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Long Road Back For Lupul

by Mike Ulmer / Toronto Maple Leafs

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As he fought for his career and his health, one thought sustained Joffrey Lupul.

He did not want to be That Guy. He had known That Guy, all the way up a hockey ladder that brought him to the NHL and stints beside superstars Sergei Fedorov and Mike Richards.

“I didn’t want to be That Guy, the good up and coming player who gets an injury and then just sort of fades away,” he said.

With hopes for the  2010-2011 campaign dissipating, reckoning the good as well as the bad of the season will soon begin.

The bad is easy enough to find, a terrible first half, special teams. The good is even easier, the play of James Reimer and Dion Phaneuf, the spectacular performance of the second line, the emergence of rookie Keith Aulie and, the sleeper on the list, the comeback of Joffrey Lupul.

Six months ago, Lupul’s career wasn’t just fading away, his body was as well. While a member of the Anaheim Ducks, he contracted an infection during a back surgery and missed last season’s final 52 games. The infection necessitated a second operation and 16 weeks with an intravenous antibiotic drip. Lupul was weak. He  dropped almost 25 pounds under his playing weight and did not return to the ice until November. Parents and friends took turns nursing him and sometimes he was too weak to walk across the street.

When the Leafs traded Francois Beauchemin to Anaheim in February for Lupul, it was widely believed Toronto was absorbing a salary dump for the chance to land-highly coveted defenceman Jake Gardiner. Lupul goes into the final year of a $4.25 million deal next season.

Instead, coach Ron Wilson has used the 27-year-old Lupul as a first-line handyman, the kind of player who can do everything, work in the corners, retreat defensively, score, hit and in general free up uber gunner Phil Kessel.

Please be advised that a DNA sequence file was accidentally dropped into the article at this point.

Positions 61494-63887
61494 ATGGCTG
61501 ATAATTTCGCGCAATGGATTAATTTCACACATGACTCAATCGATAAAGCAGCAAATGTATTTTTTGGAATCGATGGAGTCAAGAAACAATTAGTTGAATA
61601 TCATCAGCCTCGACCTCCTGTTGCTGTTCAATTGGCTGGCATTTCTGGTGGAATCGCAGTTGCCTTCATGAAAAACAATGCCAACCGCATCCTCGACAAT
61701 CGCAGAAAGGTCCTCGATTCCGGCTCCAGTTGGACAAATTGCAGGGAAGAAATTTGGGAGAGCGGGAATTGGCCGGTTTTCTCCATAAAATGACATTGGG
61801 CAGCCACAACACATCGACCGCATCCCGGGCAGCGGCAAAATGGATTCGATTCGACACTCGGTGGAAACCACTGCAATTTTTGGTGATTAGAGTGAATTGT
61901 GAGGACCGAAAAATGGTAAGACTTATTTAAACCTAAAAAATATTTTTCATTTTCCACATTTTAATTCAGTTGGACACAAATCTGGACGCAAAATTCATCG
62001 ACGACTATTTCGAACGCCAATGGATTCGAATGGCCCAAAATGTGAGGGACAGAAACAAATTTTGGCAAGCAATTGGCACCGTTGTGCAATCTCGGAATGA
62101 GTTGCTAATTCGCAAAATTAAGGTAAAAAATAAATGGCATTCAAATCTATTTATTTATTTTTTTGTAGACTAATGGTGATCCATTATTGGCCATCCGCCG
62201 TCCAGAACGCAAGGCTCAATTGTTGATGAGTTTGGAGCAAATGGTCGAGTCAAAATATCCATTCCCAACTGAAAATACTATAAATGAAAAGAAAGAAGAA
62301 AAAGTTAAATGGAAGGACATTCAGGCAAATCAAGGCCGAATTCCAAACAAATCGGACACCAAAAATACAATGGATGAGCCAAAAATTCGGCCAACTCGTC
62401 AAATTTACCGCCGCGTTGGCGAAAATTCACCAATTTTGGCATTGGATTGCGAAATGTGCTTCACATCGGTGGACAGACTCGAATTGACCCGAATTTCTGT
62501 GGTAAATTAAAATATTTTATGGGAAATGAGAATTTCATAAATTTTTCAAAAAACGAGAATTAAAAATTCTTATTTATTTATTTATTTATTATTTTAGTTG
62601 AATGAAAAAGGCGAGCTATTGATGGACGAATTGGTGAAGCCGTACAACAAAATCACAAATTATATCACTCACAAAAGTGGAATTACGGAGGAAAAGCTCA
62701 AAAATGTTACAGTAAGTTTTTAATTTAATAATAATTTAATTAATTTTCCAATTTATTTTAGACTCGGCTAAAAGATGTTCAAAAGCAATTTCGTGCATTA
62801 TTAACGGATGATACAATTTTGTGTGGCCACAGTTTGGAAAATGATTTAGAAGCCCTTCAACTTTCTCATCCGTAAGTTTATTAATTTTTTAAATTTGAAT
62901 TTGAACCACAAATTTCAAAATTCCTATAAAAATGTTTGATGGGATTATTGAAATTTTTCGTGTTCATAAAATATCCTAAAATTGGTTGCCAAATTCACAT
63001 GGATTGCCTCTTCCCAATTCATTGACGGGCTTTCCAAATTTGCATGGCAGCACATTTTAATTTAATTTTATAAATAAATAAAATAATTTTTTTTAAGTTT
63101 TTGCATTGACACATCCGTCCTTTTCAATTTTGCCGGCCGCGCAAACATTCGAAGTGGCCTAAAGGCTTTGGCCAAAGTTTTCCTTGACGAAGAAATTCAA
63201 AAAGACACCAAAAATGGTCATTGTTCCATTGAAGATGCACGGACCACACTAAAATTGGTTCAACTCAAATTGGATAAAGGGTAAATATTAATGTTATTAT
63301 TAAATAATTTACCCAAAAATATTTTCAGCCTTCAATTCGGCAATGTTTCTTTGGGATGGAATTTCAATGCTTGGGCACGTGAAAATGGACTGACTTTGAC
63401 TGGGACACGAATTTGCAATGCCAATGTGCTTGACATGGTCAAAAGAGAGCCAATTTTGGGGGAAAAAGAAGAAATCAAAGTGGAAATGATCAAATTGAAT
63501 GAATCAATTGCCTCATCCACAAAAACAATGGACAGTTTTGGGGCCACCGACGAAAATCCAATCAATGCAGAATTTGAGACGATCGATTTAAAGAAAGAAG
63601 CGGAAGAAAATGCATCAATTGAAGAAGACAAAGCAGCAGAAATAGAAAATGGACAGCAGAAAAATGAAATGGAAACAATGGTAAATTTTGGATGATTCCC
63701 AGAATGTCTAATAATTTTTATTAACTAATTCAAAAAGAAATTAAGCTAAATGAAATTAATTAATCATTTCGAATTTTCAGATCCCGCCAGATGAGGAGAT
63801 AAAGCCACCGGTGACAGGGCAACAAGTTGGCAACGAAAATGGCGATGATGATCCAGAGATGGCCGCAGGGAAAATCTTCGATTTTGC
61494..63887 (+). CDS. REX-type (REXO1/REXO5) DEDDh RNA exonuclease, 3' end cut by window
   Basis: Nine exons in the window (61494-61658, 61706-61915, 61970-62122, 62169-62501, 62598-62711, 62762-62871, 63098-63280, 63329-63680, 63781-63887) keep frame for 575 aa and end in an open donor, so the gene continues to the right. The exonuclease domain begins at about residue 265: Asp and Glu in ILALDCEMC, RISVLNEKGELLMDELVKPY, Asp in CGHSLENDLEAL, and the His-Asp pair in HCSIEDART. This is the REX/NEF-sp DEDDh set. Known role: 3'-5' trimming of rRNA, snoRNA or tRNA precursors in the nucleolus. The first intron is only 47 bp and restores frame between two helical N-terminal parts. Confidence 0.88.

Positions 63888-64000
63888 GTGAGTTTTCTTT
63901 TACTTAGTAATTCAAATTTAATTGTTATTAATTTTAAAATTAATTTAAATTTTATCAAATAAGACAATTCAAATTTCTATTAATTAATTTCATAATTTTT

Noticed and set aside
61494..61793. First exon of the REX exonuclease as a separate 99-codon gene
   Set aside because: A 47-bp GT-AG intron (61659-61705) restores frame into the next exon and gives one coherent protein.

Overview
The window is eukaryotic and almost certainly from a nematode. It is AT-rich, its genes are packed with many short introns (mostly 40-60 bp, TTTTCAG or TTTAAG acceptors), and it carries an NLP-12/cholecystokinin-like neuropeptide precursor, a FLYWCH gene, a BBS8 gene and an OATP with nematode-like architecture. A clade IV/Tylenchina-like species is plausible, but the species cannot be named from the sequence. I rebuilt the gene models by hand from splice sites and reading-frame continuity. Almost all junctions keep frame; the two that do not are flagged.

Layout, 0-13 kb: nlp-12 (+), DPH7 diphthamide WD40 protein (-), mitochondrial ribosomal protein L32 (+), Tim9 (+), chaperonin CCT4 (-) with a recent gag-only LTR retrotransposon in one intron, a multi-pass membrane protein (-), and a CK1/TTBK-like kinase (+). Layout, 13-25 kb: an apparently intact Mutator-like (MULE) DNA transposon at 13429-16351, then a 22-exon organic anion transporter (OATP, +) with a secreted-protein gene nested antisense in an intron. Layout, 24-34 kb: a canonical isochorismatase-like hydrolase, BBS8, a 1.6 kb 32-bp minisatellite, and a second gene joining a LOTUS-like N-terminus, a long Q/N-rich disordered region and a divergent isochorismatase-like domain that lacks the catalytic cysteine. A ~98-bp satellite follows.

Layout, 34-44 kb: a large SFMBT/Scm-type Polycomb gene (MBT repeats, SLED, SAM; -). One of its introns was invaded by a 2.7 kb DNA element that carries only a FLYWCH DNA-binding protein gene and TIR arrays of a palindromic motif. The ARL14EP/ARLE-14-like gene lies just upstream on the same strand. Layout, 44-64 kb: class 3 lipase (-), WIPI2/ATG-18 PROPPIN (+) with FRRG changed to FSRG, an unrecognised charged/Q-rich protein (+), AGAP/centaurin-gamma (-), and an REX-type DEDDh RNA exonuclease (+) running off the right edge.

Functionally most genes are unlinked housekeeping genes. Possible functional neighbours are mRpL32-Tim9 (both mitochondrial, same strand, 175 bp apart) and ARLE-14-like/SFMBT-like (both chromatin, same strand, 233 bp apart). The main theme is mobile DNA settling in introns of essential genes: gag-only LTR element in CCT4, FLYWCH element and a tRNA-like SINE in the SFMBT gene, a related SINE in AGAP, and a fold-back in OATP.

“He’s really strong on the boards and he’s been a little bit better playmaker for Phil,” Wilson said. “We needed a big guy and he’s fit in really well. I think in general he is starting to play like he can when he is in game shape.”

It has been a remarkable renaissance, from a forgotten figure with the Ducks to a first-liner in Toronto. There is no question he can score. Lupul has enjoyed 28, 25 and 20 goal-seasons. With the Leafs shopping for a first-line centre to put between Lupul and Kessel, his most productive seasons could be ahead of him.

“I’ve scored eight goals and even looking at the games where I didn’t score I had some tough luck around the net,” Lupul said. “I think if I play with those guys and get through the season without any major injuries I can break that 30-goal mark.” With eight goals and eight assists in 25 games, Lupul is on pace for a 26-goal, 52-point season based on 82 games. With a full-off season to train and prepare for training camp, Lupul insists there is still much to bring, especially when he considers the last 12 months.

“I didn’t know when I would be playing,” he said of his convalescence. “I didn’t know if I would be playing ever. Hopefully, 10 years from now, that year will be an afterthought.”

The Rangers defeated the Bruins Monday which means that the Leafs can not catch them. The Leafs play Washington Tuesday at Air Canada Centre. At the same time, the Tampa Bay Lightning will be in Buffalo. If the Sabres get one point from their last three games the Leafs will be eliminated. Should Buffalo lose the last three games of the season and the Leafs win all three of their last games, the Leafs would advance on a tiebreaker.

“We didn’t get much help from the scoreboard on Sunday,” said Leafs goalie James Reimer, “but it’s not unknown for teams to lose three games in a row. The important thing is I'm proud of what we’re doing as a team, proud of what we’re going to do this week.”
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